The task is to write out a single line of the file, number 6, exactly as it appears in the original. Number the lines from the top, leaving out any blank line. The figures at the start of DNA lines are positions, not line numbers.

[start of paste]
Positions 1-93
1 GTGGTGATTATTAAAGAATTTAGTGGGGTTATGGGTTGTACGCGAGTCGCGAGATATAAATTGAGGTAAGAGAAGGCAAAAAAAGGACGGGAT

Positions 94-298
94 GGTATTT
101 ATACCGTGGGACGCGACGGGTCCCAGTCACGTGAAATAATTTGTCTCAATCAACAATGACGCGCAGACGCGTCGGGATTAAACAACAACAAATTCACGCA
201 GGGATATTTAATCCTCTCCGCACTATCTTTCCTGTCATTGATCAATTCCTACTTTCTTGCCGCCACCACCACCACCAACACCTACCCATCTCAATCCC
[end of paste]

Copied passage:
201 GGGATATTTAATCCTCTCCGCACTATCTTTCCTGTCATTGATCAATTCCTACTTTCTTGCCGCCACCACCACCACCAACACCTACCCATCTCAATCCC